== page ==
WE SAY “emptiness” like it’s a bad word.
When we think of emptiness, we think of blank slates, deleted and vacant — but is that such a bad thing, when the now-empty space can provide room for the new?
This is the philosophy by which Muji Art Director Kenya Hara stands by, and by extension, so does the brand for which he works for. During his talk in the Ayala Museum late last month, a reverent hush hung in the museum’s air, waiting for his every word — it was fitting for a talk about emptiness to be characterized by its aural form, silence.
Muji was born in 1980, in the middle of a Japanese economic boom that improved the fortunes of many Japanese citizens. Perhaps it was a response to that culture of excess that Muji emerged, first called Mujirushi Ryohin, which meant “no-brand quality goods.” From a generic line for the Seiyu Supermarket group, Muji became its own independent brand, marketing minimalist objects that espouse this emptiness, a sort of consumable Zen philosophy made solid and tangible.
While Muji became an entity in the 1980s, it draws upon centuries of Japanese art and culture for its ethos. Mr. Hara used Japanese history to give context to the Japanese concept of emptiness.
For example, he used the architecture of Japanese shinto shrines to illustrate his point about emptiness. In the past, the Japanese believed in multiple gods and goddesses that resided in every object, from temples to grains of rice. In making shrines that were “empty,” it allowed the gods to reside in them. “Because it is empty, so there’s a possibility to be filled,” he said. He contrasts this with the architecture of other cultures, such as India’s rich Mughal tradition, and the similarly flamboyant Baroque and Rococo styles of Europe. To him, these were meant to show the power of kings, or of God (who anointed kings). Japan also employed such a level of flamboyance, and this flair, was used to honor “a higher level of being — the noblest being.” But society has changed in the years since then, and in societies with more equity, “decoration is needless.” He points out, however, that even before the age of kings ended, the Japanese have been using objects that were “very plain and minimal.” For this he points to the Onin War of the 15th century.
Kenya Hara 2
The Onin War was a civil war fought in the mid-1400s in Japan, between the feudal Shogun warlords. From the rubble of these wars came the Higashiyama culture, as perpetuated by shogun Ashikaga Yoshimasa. Higashiyama culture makes up many of the tenets of the Japanese culture that we know today, such as the Japanese tea ceremony, and wabi-sabi aesthetics (a type of refined roughness). These place importance in emptiness and plain spaces, with Mr. Hara noting, “By using this empty space, the visitor can make a communication with himself.”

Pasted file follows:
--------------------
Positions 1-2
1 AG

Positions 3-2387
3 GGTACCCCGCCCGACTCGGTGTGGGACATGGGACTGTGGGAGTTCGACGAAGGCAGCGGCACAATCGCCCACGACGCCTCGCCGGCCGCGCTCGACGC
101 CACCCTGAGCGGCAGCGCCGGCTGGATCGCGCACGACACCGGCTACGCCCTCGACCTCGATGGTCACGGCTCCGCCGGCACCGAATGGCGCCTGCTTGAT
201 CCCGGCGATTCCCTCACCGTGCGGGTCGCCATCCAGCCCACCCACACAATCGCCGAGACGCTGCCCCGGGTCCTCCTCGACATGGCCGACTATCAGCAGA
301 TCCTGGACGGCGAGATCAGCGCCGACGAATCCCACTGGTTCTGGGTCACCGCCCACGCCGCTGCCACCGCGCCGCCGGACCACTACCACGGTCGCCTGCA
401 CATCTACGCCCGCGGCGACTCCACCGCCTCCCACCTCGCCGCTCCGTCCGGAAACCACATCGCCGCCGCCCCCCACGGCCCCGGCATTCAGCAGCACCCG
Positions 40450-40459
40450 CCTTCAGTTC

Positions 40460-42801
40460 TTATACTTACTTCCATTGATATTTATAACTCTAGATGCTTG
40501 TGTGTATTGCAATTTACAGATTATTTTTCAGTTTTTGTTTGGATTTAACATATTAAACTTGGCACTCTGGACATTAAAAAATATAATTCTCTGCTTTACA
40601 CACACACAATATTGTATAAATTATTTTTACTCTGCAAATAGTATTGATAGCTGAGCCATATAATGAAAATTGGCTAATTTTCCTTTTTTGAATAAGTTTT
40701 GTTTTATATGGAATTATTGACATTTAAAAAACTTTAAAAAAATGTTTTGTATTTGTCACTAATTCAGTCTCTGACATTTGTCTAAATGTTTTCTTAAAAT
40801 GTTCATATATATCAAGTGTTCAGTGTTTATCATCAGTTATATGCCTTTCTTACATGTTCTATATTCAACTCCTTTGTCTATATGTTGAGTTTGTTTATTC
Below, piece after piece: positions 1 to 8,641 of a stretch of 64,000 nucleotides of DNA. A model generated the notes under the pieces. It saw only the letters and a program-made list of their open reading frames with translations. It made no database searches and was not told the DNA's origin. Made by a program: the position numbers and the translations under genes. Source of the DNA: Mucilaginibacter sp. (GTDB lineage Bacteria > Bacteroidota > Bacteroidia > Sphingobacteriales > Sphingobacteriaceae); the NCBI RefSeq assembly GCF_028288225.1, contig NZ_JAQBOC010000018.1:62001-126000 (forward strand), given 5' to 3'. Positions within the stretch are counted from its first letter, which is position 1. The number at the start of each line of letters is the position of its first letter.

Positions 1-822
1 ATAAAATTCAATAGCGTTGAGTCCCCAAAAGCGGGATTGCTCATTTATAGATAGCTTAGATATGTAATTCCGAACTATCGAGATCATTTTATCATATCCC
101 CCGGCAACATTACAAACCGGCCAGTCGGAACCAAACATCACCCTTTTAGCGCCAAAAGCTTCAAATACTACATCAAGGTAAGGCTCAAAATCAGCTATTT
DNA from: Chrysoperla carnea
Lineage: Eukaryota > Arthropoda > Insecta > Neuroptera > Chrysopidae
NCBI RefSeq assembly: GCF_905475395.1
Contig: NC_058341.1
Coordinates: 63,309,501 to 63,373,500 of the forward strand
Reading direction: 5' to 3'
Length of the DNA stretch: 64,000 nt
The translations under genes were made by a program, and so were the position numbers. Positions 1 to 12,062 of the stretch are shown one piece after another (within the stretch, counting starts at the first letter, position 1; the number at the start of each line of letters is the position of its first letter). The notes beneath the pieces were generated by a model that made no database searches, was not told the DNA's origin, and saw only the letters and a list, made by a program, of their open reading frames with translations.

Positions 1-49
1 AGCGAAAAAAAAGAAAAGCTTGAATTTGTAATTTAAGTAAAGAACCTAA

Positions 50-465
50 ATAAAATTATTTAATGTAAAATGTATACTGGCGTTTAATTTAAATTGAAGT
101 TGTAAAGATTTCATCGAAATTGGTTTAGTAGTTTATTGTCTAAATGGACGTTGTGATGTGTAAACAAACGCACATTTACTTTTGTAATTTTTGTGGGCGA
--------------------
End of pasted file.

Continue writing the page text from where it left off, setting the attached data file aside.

“Every space can create a receptacle for imagination,” he said. “This space can accept any kind of image.” This is what forms the backbone of Muji products: by reducing decoration and emphasizing a plain aesthetic, it becomes an extension of the user, and then become anything the user wants it to be. Muji, after all, provides tons and tons of stuff meant to reduce life to its basics: from extremely plain unbleached notebooks, to storage units in clear material into which anything can be placed and stacked away, forgotten until needed so you can live your own life as you please, unhampered by stuff.
To him, the brand’s philosophy can be summarized by its differentiation from others. While other brands clamor to be seen, Muji becomes a sort of transparent palate-cleanse. “The brands always want a customer to say, ‘I want to have it. I must have it.’ The only thing that Muji would want the customer to say [is], ‘Muji will do.’” This was followed by a hum of laughter from the audience.
It is a bit of a mistake to simplify Muji as simple. Mr. Hara makes a distinction between what is “simple,” and what is “empty.” For example, he points to a knife of German design, with an elegant, ergonomic handle. That’s what is simple; it makes handling it much easier. But then, he points to a knife by Muji, with an octagonal handle that allows the user to use it from any possible angle created by the octagon’s eight points. “This is empty,” he said.
As Art Director of Muji since 2001, Mr. Hara also presided over Muji’s commercials, some of which he showed. There were modular sofas in one commercial, where one popped out slowly next to the other, creating a line and a natural link from the previous one. He showed a photo for a Muji campaign shot in one of Bolivia’s salt flats, where a vast expanse of emptiness allowed for a lone figure to stand in it.
So: emptiness. It’s not so much stripping something down, but making something so it provides space. Pointing again at the photo, empty but ripe with possibilities, he said, “There’s nothing, but there’s everything.” — Joseph L. Garcia